Probably no big surprises so far. So then, aren’t all real estate agents a fiduciary to their clients under common law and owe these fiduciary duties?

Simple answer: no.

Newly created roles

In the early ’90s when buyer agency and dual agency started to take root, many states started to adopt laws dealing with the role of real estate agents and the public.

Some of these laws took the form of agency disclosures that required licensees to inform the public whether they were an agent and to whom.

Today, nearly every state has some form of agency disclosure requirement.

For agents in those states that have not gone further than the disclosure requirement, the common law of agency usually still applies, and agents in those states are fiduciaries to their clients with all of the accompanying fiduciary duties.

Many states went further and created new roles for real estate licensees and duties that went along with those roles.

New terms like “facilitator” and “transaction broker” (hint: you won’t find these roles in the common law of agency) were created. Making matters more confusing, some states used similar terms but defined them differently.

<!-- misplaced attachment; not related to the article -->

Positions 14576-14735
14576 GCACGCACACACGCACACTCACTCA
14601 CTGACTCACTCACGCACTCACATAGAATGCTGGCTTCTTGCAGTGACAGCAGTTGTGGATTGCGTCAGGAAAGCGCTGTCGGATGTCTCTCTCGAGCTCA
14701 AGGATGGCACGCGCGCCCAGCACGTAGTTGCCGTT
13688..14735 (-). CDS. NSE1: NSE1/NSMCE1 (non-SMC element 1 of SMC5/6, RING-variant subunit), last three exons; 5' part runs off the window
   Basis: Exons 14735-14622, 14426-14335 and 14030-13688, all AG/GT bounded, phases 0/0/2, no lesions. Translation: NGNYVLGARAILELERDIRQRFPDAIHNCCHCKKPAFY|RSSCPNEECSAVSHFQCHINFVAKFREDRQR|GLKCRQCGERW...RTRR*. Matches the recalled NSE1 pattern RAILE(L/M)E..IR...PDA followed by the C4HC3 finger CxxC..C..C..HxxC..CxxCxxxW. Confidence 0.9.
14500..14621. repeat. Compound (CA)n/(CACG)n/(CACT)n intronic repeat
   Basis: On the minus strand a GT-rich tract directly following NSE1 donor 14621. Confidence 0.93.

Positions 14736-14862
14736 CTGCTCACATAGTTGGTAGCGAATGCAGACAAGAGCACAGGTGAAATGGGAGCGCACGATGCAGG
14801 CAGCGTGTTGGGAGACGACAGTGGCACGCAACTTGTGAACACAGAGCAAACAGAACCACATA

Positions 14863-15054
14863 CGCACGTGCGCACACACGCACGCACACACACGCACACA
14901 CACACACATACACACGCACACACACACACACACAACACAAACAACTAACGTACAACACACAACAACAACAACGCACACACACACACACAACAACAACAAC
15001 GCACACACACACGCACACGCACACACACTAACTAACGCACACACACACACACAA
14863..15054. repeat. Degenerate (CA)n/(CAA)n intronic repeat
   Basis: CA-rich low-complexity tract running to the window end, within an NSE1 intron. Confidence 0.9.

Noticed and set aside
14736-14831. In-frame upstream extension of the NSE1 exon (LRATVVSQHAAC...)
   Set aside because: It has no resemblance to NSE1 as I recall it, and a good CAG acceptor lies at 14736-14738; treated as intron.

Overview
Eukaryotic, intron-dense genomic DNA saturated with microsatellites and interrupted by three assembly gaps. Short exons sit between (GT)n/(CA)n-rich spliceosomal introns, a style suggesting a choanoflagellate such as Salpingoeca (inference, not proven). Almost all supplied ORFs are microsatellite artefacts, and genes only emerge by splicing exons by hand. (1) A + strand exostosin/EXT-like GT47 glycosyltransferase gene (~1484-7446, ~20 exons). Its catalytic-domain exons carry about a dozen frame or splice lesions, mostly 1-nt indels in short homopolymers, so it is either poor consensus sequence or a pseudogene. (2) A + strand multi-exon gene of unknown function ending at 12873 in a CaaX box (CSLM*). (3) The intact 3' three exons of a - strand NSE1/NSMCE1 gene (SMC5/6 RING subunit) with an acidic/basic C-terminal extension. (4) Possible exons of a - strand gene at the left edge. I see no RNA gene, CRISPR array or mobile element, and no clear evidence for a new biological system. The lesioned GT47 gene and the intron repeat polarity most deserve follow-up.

For example, a non-agent “facilitator” might have the same meaning as “transaction broker” in another state, and in yet another state, that same term means disclosed dual agent.

The term “limited agent” in some states might mean an agent with a non-fiduciary role to their client while in other states it means disclosed dual agent.

Confusing? You bet.

And just imagine if you are a buyer or seller moving from one state to another and having to deal with these roles as a consumer.  Yikes!

With all of these newly created roles, there were also newly defined duties designed to balance the protection of the public but also to limit the exposure of licensees to the high standard and vagaries of common law fiduciary duties.

From this patchwork of individual state laws comes the simple fact that licensees in states that have adopted their own statutory agency laws (meaning something more than just agency disclosure) are likely not a fiduciary to their clients or at least to some of their clients depending on the role they play.

To be sure, the states that developed their own version of agency still impose on agents certain statutory agency duties similar to fiduciary duties.

But just because a state law may require a agent to, for example, not disclose confidential information of their client, having that duty does not make one a fiduciary.

Does it matter today?

Does it really matter whether real estate agents are fiduciaries? Does the public understand what it means? Do they care?